The Immortal Rules
Blood of Eden #1
author : julie kagawa [also wrote the Iron Fey series]
pages : [hardcover] 485
memorable quote :
You don’t dwell on what you’ve lost, you just move on.
favorite characters : zeke & allie
“In a future world, vampires reign. Humans are blood cattle. And one girl will search for the key to save humanity.”Allison Sekemoto survives in the Fringe, the outermost circle of a vampire city. By day, she and her crew scavenge for food. By night, any one of them could be eaten.
Some days, all that drives Allie is her hatred of “them.” The vampires who keep humans as blood cattle. Until the night Allie herself is attacked–and given the ultimate choice. Die…or become one of the monsters.
Faced with her own mortality, Allie becomes what she despises most. To survive, she must learn the rules of being immortal, including the most important: go long enough without human blood, and you will go mad.
Then Allie is forced to flee into the unknown, outside her city walls. There she joins a ragged band of humans who are seeking a legend–a possible cure to the disease that killed off most of humankind and created the rabids, the mindless creatures who threaten humans and vampires alike.
But it isn’t easy to pass for human. Especially not around Zeke, who might see past the monster inside her. And Allie soon must decide what–and who–is worth dying for.
I fell in love with Julie Kagawa’s writing style and fantastic world building as soon as I first picked up The Iron King, the first book in the Iron Fey series. Ever since then I knew that I was hooked, although this is the first of her novels that I actually own. Until now I’ve either gotten them from the library or through NetGalley, but I finally decided I needed something from one of my all-time favorite authors in my collection. While I wasn’t entirely certain I would be as captivated with The Immortal Rules, the premise seemed awesome and I haven’t read a good vampire book in ages. I figured it was a solid guess thinking I’d like it . . . But I was wrong.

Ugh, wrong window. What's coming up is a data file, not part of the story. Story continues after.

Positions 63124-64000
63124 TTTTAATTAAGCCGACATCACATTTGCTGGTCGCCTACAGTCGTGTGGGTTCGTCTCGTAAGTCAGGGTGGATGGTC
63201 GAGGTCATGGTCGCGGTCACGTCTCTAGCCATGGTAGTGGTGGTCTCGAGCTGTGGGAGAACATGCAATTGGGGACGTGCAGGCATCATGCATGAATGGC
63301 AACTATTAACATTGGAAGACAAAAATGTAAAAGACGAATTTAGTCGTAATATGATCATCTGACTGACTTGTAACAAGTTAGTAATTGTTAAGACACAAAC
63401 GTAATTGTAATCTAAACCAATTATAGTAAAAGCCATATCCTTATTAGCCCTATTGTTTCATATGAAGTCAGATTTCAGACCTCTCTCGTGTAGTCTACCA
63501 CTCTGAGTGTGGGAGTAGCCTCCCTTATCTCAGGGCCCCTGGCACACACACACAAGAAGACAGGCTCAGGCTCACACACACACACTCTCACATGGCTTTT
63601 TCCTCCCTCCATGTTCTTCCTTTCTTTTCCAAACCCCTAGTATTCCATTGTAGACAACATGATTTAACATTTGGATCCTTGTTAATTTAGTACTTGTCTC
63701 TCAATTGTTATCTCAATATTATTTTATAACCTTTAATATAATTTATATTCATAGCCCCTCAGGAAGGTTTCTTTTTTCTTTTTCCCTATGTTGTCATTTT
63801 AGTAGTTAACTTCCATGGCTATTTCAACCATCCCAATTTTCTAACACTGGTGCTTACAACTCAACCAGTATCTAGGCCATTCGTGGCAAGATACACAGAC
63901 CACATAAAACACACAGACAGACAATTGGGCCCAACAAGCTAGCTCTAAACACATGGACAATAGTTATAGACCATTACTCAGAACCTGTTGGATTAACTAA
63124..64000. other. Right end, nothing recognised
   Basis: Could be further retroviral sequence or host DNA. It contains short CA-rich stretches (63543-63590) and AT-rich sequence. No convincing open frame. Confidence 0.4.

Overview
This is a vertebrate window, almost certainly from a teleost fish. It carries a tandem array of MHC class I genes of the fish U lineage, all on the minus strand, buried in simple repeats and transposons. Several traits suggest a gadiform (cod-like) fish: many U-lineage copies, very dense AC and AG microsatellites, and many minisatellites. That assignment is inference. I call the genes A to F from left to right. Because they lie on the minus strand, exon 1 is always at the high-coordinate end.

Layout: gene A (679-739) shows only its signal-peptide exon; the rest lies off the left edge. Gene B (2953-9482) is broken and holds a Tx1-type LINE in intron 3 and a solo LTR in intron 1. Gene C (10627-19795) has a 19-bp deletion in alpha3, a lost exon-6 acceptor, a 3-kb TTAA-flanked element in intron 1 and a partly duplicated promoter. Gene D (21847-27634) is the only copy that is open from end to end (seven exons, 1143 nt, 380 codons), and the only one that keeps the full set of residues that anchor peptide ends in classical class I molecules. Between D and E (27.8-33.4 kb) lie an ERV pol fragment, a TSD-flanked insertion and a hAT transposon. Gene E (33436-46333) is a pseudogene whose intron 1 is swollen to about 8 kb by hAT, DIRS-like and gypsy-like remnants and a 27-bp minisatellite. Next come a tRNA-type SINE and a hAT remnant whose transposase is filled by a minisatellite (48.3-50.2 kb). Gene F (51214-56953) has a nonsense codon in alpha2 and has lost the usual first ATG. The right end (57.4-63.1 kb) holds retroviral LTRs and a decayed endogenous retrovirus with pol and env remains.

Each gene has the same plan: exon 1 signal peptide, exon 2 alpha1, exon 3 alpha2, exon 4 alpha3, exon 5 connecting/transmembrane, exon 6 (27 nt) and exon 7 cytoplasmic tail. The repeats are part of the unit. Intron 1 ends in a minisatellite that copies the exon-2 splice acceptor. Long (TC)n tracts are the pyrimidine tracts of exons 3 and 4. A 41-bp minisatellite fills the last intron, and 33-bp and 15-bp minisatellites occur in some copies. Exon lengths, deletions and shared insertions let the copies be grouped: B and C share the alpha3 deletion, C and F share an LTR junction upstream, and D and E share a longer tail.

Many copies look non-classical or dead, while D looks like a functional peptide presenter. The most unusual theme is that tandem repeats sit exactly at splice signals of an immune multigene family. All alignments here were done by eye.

I love it.
From the beginning, Allie had me wanting to be her best friend. She’s a survivor through and through, making decisions that she never thought that’d she’d make until she’s faced with the actual decision, knowing that she wants to live on above all else. But unlike some of the other street kids, she isn’t cruel. She still has some sense of humanity inside of her, which comes out at first when she’s helping Stick, a kid who can’t seem to survive on his own. While he annoyed me to no end, I was proud of Allie for putting up with him.
I knew where the book would be headed toward during the first hundred pages or so. In a nearly five hundred page novel (I had no idea it was this long when I ordered it!) that still leaves a large chunk of space for anything to happen. I loved facing the unexpected, seeing the challenges as Allie faced them and not knowing who might be a friend or foe.
I also appreciated how inquisitive Allie is. I usually dislike it in a book when they’ll give you a hint of some secret and the character with all of the information will say that it’s unimportant at the moment. We’re able to see glimpses of the world as it once was, how it collapsed, and what it’s become now. We can see what has survived and what is slipping off into ruin. And we can see the new prejudices among people and creatures, the challenges the human race has to face, and overall we’re led to think about what it really means to be human. Because what if the bravest, kindest, or most selfless person isn’t a person at all?
Don’t be deterred by the fact that this is a vampire novel. It’s fantastic. It’s dystopian. It’s different and unique and amazing.